The 3D scanning capabilities of the Kinect have been front row in terms of displaying its numerous real-world applications. Being able to fully scan a 3D model of practically anything and then importing it into a 3D modelling solution or gaming engine lends itself to so many DIY projects that are cheap and practical.
I just stumbled across a pretty cool free throwing basketball game that uses Unity with the ZigFu framework. It's good to see that people out in the wild are taking the ZigFu SDK out for a spin and coming up with some pretty creative projects.
I'm more than likely posting this one a little premature as I get the feeling this is mostly a PoC video demo of a work in progress. Either way, it's a great showcase in terms of what you can piece together using ZigFU and the Unity game engine.
Here's a short but sweet video demonstration of Mert Akbal's Avian Flight Simulator game build using Unity. Game mechanics are simple enough. Gesture with your arms in a flying motion in order to control the height at which the butterfly climbs. Angle your torso in different positions to change the flight path direction as you fly around.
If anything, it's a great work out for those flabby arms developed over the holiday season. Definitely a less embarrassing work out then the shake weight!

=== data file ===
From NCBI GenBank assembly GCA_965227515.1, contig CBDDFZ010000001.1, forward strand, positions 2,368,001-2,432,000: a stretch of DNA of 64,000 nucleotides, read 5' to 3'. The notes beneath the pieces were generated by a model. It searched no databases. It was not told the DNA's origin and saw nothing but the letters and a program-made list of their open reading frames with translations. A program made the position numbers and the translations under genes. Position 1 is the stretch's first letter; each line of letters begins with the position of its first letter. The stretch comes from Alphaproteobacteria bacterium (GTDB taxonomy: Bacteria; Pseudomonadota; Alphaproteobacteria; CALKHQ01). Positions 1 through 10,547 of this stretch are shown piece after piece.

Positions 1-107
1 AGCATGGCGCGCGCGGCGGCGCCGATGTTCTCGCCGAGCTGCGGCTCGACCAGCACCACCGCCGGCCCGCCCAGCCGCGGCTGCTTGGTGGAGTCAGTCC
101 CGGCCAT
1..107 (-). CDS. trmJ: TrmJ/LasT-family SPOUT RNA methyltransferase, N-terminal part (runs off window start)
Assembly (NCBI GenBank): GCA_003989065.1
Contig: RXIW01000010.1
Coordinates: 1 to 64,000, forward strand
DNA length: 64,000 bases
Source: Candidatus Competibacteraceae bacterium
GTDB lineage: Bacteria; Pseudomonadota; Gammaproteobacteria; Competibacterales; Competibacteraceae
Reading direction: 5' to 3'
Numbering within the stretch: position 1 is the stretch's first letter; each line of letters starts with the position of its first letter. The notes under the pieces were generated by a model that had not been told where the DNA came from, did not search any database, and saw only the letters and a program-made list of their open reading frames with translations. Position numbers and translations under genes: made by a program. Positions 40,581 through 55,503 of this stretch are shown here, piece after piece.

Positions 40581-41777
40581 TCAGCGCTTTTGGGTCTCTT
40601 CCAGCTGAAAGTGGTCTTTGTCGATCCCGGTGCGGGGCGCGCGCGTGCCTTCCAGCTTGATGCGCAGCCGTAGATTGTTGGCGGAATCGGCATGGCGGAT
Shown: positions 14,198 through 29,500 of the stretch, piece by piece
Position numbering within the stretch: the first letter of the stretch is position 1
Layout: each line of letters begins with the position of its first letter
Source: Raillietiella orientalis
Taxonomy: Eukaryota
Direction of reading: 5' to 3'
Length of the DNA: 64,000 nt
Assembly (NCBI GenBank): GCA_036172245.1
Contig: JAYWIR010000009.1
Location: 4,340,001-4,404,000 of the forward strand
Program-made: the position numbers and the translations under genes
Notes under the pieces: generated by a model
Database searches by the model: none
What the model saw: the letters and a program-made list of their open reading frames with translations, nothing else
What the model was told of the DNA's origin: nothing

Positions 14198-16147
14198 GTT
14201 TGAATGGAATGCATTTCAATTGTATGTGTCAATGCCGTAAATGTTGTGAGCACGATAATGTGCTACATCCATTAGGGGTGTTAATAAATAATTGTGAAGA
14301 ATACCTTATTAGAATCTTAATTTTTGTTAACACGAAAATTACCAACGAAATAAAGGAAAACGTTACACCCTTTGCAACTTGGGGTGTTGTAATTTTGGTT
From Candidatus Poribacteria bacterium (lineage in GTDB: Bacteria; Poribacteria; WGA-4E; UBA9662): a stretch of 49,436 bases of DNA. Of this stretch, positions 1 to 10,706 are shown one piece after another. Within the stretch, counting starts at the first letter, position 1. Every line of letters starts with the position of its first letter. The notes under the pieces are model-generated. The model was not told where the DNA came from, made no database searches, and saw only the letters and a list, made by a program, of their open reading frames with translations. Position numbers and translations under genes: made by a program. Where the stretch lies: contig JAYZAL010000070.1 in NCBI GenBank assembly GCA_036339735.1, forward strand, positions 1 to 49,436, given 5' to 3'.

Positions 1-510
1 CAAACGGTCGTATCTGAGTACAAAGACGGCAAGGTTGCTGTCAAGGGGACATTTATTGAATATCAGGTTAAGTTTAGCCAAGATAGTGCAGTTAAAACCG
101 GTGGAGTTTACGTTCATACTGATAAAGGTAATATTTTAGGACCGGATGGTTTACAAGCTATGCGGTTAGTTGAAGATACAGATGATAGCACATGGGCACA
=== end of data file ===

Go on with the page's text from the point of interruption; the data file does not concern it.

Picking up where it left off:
Not much to say here aside from the fact that you can do some really great work using a kinect with Unity. If anything this is just a showcase piece in terms of what you can achieve in Unity with a Kinect sensor. The fact that the model is able to pick up boxes makes it seem as if the Unity Kinect wrapper example Skeleton was used as a base model and was improved upon significantly.
This is the perfect solution for those of you that just want to get up and running without all the headaches of downloading each framework and driver library individually. The idea is to create a package bundle that installs OpenNI, PrimeSense NITE and Avin2's SensorKinect so you can start using your Kinect on your PC with the click of a button.